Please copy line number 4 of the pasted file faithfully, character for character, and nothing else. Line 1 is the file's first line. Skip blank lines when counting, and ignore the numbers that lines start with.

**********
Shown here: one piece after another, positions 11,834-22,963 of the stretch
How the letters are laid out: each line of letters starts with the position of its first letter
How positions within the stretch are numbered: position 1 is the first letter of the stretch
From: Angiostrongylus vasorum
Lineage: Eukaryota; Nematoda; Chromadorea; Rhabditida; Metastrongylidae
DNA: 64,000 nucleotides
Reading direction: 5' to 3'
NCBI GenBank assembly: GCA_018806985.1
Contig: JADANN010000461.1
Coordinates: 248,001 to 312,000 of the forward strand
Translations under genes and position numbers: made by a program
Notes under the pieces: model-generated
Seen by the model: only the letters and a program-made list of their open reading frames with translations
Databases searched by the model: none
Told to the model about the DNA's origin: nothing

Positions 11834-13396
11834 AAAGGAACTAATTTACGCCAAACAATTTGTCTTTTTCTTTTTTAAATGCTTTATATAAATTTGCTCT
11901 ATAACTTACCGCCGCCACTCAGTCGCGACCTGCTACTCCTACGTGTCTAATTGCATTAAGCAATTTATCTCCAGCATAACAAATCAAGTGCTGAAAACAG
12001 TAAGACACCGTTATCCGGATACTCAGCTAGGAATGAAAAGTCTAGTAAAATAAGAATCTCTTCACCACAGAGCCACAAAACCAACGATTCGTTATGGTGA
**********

From: Angiostrongylus vasorum